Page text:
Learner Permit Holders Lane Filter: Can Learners’ Lane Filter in Victoria?

  Can Learners' Lane Filter in Victoria?

This change in legislation is only applicable to motorcycle license holders, and not to those who only possess a learner’s permit.

It is an offense for a rider who holds a Learners Permit to Lane Filter.

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In 2015, the legislation regarding lane filtering in Victoria was changed.

The change in legislation allowed motorcyclists and scooter riders to practise lane Filtering.

This revised legislation came after motorcyclists argued the safety of lane filtering, and claiming that it would also decrease traffic congestion.

  Can Learners' Lane Filter in Victoria?

Lane Filtering and passing traffic at speeds over 30 km/h, is still illegal and carries certain penalties, as it poses potential hazards to not only the motorcyclist, but others around them due to unpredictability at higher speeds.

Lane filtering is only permissible if certain conditions on the road are met; such as if you are passing between moving or stationary traffic and a parked car, or another moving vehicle in the same directions; but only if it is safe to do so.

Can I Use Bike Lanes?

Motorcyclists are still prohibited from using bicycle lanes or boxes to pass traffic, or to pass when between traffic and an adjacent kerb.

Further limits regarding lane filtering include only practising it when it can be done safely, and only unless if it’s not otherwise marked. If a motorcyclist or scooter rider attempts to practise lane filtering between adjacent traffic and oncoming traffic, however, then it is still illegal, as it poses a hazard to the vehicle being passed, the rider, and the person or persons in the oncoming lane.

What about Lane Filtering Near a School Zone?

It is still illegal, however, for any scooter rider or motorcyclist to lane filter in school zones during school zone hours, which could pose a hazard to road users, as well as pedestrians nearby.

During the revision of the law, other factors such as Australian and international lane filtering research, approaches to, and safety of filtering were taken into account, as well as the findings during the test; all of which led to the conclusion that lane filtering can reduce some traffic congestion, and if done properly, can be practised safely.

Lane filtering. Victoria Is it legal?

During a two month period of study, various groups including the NSW police force, the City of Sydney Council, and the Roads and Maritime Servies, working with the Motorcycle Council of NSW and NSW Motorcycle Alliance measured the safety of lane filtering, and found that there were no reported crashes during the test.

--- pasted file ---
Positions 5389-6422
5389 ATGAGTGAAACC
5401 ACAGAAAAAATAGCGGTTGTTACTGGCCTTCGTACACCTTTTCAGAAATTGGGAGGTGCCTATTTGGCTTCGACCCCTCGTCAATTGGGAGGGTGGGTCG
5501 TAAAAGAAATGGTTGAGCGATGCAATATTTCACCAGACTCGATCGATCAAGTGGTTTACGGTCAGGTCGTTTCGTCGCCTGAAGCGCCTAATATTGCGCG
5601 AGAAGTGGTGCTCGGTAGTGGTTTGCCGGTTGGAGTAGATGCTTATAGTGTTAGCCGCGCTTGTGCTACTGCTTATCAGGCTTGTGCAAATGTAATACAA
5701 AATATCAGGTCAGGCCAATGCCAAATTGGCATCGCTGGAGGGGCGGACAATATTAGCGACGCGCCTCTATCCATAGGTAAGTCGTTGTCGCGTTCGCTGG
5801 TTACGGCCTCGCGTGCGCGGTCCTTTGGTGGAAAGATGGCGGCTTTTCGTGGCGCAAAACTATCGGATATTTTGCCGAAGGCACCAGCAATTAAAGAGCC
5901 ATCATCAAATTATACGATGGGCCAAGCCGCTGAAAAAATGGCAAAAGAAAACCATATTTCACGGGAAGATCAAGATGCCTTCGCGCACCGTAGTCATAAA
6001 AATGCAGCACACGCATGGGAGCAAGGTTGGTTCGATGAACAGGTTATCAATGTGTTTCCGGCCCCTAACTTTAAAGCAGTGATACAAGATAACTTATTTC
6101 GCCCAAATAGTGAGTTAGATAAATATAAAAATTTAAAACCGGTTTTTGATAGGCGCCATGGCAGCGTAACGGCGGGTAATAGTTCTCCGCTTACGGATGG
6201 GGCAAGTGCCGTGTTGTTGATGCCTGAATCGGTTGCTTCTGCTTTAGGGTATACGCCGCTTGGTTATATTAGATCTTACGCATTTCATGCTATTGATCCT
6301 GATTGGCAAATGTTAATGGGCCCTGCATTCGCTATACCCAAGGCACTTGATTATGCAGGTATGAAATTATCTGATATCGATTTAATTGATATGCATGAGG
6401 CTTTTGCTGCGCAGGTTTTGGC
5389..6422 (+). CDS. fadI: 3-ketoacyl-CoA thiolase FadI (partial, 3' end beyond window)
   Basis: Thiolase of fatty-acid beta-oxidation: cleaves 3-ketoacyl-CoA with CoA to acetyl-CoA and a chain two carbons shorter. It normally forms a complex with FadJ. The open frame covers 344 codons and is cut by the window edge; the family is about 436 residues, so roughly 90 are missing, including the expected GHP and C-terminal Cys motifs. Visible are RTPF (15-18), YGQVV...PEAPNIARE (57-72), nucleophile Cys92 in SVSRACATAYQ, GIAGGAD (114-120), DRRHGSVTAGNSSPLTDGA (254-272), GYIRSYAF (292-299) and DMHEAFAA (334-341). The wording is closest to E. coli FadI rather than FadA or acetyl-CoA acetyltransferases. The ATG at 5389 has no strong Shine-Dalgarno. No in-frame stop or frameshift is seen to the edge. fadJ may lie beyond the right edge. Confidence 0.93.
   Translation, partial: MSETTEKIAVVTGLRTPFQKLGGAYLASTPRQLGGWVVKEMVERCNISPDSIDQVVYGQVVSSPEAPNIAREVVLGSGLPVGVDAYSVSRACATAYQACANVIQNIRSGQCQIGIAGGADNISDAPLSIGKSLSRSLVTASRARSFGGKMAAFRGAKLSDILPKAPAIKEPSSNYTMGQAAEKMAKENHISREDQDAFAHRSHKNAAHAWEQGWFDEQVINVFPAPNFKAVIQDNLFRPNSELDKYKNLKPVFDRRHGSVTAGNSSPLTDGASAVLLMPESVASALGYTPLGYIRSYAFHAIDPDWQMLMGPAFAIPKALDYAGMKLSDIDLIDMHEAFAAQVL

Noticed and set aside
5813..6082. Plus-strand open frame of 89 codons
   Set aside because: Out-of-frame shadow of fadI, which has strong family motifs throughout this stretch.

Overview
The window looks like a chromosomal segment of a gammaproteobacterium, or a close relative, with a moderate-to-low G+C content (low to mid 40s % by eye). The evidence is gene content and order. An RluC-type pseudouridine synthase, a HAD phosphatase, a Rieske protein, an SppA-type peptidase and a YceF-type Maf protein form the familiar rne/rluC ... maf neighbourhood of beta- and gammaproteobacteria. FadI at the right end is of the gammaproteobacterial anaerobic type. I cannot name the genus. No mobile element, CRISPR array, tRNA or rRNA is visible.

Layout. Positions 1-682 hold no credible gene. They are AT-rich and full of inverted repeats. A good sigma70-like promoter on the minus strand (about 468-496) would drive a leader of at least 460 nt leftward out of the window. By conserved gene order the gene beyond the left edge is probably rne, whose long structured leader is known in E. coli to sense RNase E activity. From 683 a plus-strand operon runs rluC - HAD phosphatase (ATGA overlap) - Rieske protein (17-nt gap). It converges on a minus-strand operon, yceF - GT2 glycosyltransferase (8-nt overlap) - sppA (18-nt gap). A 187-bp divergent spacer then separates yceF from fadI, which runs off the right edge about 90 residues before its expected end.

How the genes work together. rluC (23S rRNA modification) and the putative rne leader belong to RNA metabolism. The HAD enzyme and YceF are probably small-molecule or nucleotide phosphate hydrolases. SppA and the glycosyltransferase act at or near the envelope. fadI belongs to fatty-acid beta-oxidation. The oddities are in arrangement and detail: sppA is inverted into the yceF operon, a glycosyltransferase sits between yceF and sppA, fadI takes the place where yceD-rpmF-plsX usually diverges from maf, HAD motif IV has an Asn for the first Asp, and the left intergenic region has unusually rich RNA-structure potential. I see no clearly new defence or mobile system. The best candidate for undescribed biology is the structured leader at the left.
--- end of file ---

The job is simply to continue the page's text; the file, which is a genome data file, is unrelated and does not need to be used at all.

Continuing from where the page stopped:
During the test, in the Central Business District, it was also found that in short distances, the travel times of motorcyclists and scooter riders were also decreased.

The revised law only allows motorcyclists to pass traffic if their speed is under 30 km/h and certain safety precautions are met.

After the revision was made, a campaign to bring about awareness to the change was made to educate all road users regarding the difference between lane filtering and Filtering, how filtering can be done safely for everyone, and possibly most importantly, the need of others to be aware of motorcyclists that may be lane filtering.

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Lane filtering is when a motorcycle or scooter rider travels at low speeds through stopped or slow-moving traffic. It is legal in Victoria, Australia, and affects all road users.

Definition of lane filtering

The Victorian Road Rules define lane filtering as follows:

Motorcycle lane filtering means the riding of a motorcycle along a length of road between:

(a) two adjacent lines of traffic travelling in the same direction as the motorcycle; or

(b) two vehicles (regardless of whether the rider remains within a single marked lane) and each vehicle is travelling in

(i) the same direction as the motorcycle; and

(ii) separate, but adjacent, marked lanes; or

(c) a vehicle travelling in the same direction as the motorcycle and an adjacent parked vehicle or line of parked vehicles but does not include overtaking.

Why do we have lane filtering laws?

Lane filtering laws help to clarify what motorcyclists and scooter riders can and cannot do, and help road users to understand what is and isn’t permitted.

Victorian Road Rules 151A and 151B permit lane filtering:

For motorcycle licence holders (not motorcycle learner permit holders)
At speeds up to 30 km/h, with a penalty for exceeding 30 km/h while filtering
If ‘safe to do so’
Unless otherwise signed

Benefits of lane filtering

Lane filtering has a number of benefits, including:

Reduced congestion: Lane filtering can help to reduce congestion by allowing motorcycles and scooters to move through stopped or slow-moving traffic.
Improved safety: Lane filtering can also improve safety by reducing the risk of rear-end collisions between motorcycles and cars.
Reduced travel time: Lane filtering can reduce travel time for motorcyclists and scooter riders, especially in congested areas.

How to lane filter safely

If you are considering lane filtering, it is important to do so safely. Here are some tips:

Only lane filter if it is safe to do so. This means that you should check for oncoming traffic, pedestrians, and cyclists before filtering.
Travel at a slow speed, no more than 30 km/h.
Be aware of your surroundings and be prepared to stop if necessary.
Signal your intentions to other road users.
Be courteous and respectful of other road users.

Lane filtering is a legal and safe way for motorcyclists and scooter riders to move through stopped or slow-moving traffic. It can help to reduce congestion, improve safety, and reduce travel time.

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